Published on March 12, 2010 by Bradley F. Smith
4.0 out of 5 stars Entertaining
Harrison's Flowers is an interesting story. The actors are believeable esp. the war scenes. The DVD was excellent and arrived promptly as always.
Published on February 6, 2010 by Patty Sue
1.0 out of 5 stars Harrison"s Flowers
I ordered this DVD of Harrison's Flowers. Then found out it was discontinued. sellers need to check their inventory to make sure they have it.
Published on June 15, 2009 by Amazon Customer
5.0 out of 5 stars Harrison's Flowers is a Touching Film
David Strathairn-Harrison (Delores Claiborne) and Andie MacDowell-Sarah (Four Weddings And A Funeral) star in this touching film about a Prize-winning photojournalist who comes up... Read more
Published on June 11, 2008 by Charlotte Drobnicki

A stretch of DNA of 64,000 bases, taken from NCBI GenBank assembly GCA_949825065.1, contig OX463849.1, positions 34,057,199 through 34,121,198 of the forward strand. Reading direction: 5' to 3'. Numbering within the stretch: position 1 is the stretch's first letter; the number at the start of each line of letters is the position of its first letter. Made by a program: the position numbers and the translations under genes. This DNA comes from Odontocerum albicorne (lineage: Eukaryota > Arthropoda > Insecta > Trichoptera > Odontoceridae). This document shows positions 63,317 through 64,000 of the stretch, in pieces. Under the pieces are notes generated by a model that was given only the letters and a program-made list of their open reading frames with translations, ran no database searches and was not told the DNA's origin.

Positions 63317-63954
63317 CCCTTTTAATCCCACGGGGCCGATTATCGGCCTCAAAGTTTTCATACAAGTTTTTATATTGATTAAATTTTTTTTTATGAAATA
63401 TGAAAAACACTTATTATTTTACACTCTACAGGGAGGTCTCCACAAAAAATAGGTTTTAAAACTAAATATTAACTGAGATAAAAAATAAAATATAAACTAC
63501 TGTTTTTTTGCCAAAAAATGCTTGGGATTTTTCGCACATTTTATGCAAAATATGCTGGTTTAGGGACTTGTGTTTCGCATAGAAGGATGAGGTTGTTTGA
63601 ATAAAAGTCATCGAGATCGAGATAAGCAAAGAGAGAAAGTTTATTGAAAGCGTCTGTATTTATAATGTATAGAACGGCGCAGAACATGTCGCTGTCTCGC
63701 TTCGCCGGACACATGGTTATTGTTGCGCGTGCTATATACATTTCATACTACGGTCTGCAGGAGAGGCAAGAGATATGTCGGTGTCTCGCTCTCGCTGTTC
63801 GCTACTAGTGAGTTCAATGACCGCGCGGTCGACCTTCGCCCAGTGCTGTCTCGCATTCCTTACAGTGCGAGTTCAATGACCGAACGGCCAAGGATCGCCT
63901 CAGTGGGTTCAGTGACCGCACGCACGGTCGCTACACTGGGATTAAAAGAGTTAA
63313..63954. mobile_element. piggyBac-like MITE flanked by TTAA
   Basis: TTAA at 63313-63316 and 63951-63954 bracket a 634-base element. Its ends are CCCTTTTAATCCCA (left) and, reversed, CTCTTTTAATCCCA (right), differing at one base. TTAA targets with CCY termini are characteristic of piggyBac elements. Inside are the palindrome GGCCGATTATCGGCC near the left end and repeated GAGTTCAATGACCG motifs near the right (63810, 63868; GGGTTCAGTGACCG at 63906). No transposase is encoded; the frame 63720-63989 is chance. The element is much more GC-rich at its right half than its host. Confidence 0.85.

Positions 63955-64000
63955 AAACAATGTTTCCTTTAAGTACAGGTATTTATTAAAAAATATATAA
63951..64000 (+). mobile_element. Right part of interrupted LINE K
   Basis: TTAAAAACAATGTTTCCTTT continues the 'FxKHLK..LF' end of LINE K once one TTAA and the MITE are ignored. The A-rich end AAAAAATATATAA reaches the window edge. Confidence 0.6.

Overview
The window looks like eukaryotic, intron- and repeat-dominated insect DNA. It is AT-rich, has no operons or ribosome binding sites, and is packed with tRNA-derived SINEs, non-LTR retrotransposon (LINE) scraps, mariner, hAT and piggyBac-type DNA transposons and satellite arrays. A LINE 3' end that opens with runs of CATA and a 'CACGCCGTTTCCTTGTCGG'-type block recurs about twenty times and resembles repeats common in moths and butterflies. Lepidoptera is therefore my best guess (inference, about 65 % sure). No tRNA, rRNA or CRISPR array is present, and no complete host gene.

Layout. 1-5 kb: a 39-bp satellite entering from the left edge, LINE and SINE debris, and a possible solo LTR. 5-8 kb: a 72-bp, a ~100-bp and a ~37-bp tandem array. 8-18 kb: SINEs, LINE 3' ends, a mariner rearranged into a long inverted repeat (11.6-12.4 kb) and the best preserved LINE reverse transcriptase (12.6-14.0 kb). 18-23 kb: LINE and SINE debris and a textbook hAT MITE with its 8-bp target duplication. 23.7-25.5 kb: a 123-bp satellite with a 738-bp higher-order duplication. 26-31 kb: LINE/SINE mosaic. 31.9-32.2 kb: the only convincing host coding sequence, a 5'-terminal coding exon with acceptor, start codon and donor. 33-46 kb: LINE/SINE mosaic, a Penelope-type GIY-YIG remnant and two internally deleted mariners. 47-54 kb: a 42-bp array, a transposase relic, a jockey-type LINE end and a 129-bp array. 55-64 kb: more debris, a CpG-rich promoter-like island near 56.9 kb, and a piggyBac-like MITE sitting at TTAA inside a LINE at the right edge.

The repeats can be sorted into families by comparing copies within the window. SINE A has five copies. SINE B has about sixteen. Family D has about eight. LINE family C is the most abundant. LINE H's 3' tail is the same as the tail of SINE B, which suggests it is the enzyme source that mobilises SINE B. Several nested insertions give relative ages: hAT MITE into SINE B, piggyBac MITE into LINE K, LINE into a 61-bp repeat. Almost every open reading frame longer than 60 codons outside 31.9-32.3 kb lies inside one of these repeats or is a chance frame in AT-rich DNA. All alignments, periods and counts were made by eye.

1.0 out of 5 stars Harrison's Flowers
I only watched this, as Gerard Butler had a very small part. However, I did not like the movie, and the editing could have been better.
Published on February 28, 2008 by Penny Whistle
4.0 out of 5 stars balkans movies
War footage is uncannny in its reality. They must have gone to post Bosnia war areas to get footage of destruction that they showed. Read more
Published on January 25, 2008 by Irfan Uddin
Gerard Butler fans, be warned, he's not in this more than probably 30 seconds, not much more than an extra. The movie itself was depressing, but well acted.
Published on November 25, 2007 by D. Jones
5.0 out of 5 stars Harrison's Flowers (DVD)
Outsstanding action drama. Somewhat tragic. One of the most realistic war films I have ever watched. Read more
Published on October 9, 2007 by Howard A. Katz